Chip Kelly is Playing Fantasy Football
Whenever old-school NFL coaches, execs or sportswriters want to insult someone who they don't think knows anything about football, they inevitably say, "This isn't fantasy football. You can't just trade everybody and sign whoever you want." Well, I don't know about anybody else, but it sure looks to me like Philadelphia Eagles head coach and head of player personnel, Chip Kelly is playing fantasy football these days.
Player for player trades are incredibly rare in the NFL, yet Kelly has pulled off two such trades this week. First he traded RB LeSean McCoy for LB Kiko Alonso. Then he swapped quarterbacks with the St. Louis Rams, when he sent Nick Foles packing and got Sam Bradford in return. Yes, there were some draft picks involved in the QB swap, but still, this simply is not the way things work in the NFL. Not for most people anyway.
Kelly has a reputation as somebody who doesn't exactly follow the rules and we're finding out it's not just about how fast he practices and runs his offense without huddling. No, Kelly seems intent on proving that he is a genius by taking a 10-win team and gutting half of the roster.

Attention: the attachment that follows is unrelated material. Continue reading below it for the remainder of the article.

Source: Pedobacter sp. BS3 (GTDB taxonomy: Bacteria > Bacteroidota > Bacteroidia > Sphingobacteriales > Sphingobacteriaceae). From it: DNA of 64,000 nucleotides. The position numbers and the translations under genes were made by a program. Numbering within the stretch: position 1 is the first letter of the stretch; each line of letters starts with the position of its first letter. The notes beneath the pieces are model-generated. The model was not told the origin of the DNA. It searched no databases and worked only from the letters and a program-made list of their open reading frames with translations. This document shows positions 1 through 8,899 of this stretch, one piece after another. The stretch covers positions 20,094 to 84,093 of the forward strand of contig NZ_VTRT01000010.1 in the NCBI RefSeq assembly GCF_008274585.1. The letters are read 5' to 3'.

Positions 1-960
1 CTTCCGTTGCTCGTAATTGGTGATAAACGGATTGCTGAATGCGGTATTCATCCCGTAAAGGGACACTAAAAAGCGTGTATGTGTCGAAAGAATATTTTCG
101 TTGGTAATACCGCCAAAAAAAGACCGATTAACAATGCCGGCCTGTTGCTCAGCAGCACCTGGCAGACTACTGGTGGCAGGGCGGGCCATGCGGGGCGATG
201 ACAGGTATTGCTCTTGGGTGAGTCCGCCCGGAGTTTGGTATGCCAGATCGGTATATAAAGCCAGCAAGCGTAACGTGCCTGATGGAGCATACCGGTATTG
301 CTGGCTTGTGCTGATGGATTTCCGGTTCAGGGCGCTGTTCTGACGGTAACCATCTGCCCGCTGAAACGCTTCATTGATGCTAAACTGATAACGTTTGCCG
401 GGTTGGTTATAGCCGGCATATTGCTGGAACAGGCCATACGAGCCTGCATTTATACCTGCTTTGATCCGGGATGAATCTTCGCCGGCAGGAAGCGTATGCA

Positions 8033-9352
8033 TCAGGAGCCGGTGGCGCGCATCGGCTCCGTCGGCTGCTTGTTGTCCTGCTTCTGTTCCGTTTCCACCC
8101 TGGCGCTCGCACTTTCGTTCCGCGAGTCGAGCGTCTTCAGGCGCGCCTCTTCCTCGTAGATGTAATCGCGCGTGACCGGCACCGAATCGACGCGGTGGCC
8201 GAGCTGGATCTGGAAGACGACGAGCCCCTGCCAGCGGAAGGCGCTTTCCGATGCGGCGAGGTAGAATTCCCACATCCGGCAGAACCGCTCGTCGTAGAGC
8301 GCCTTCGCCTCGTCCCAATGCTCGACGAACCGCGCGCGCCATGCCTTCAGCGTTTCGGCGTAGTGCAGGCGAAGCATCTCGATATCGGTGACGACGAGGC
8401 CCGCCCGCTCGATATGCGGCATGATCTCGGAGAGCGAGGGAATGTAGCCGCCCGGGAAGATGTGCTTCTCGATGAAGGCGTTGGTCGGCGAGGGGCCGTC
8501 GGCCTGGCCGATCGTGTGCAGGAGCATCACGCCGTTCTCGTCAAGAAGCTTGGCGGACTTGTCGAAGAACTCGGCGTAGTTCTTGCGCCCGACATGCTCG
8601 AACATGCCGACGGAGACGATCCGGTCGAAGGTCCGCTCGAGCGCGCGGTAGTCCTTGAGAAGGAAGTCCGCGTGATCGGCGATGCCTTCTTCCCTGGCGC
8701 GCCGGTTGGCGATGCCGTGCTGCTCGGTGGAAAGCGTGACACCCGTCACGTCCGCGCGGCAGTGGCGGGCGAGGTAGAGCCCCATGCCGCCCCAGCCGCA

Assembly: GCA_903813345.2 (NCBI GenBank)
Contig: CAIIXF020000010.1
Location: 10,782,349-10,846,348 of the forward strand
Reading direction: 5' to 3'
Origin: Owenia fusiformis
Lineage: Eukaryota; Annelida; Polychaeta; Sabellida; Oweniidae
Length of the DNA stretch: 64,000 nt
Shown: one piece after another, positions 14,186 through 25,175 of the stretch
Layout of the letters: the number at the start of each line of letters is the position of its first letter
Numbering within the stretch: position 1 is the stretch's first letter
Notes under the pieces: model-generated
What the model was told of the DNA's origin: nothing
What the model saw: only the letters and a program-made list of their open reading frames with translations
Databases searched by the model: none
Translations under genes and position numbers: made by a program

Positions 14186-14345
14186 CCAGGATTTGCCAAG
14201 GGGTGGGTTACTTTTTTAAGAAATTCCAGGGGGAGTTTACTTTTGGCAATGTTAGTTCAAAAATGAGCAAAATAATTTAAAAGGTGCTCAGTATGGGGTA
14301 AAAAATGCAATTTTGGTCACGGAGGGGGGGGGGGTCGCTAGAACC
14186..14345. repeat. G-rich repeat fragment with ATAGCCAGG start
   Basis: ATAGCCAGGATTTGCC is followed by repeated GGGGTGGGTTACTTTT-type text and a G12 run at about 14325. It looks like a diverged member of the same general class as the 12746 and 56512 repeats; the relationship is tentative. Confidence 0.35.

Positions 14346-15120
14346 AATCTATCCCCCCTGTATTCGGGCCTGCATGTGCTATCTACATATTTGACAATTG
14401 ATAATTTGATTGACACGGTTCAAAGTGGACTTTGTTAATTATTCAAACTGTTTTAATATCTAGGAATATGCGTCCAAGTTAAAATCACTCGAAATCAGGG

Gone are Pro Bowlers Foles, McCoy and Jeremy Maclin, who was allowed to sign with Kansas City for a total of $5 million over five years more than the Eagles were willing to offer. Soon to follow them out the door is LG Evan Mathis, who had the audacity to ask for a raise after his Pro Bowl season in 2013. I'm betting they trade him to Miami in exchange for OLB Dion Jordan. Why? Jordan is a former Oregon Duck. Kelly also dumped RG Todd Herremans due to his high salary and declining production. So to recap, Kelly has jettisoned his starting QB, RB No. 1 WR and at least one, if not both, of his starting guards from the 5th ranked offense in the entire NFL last season.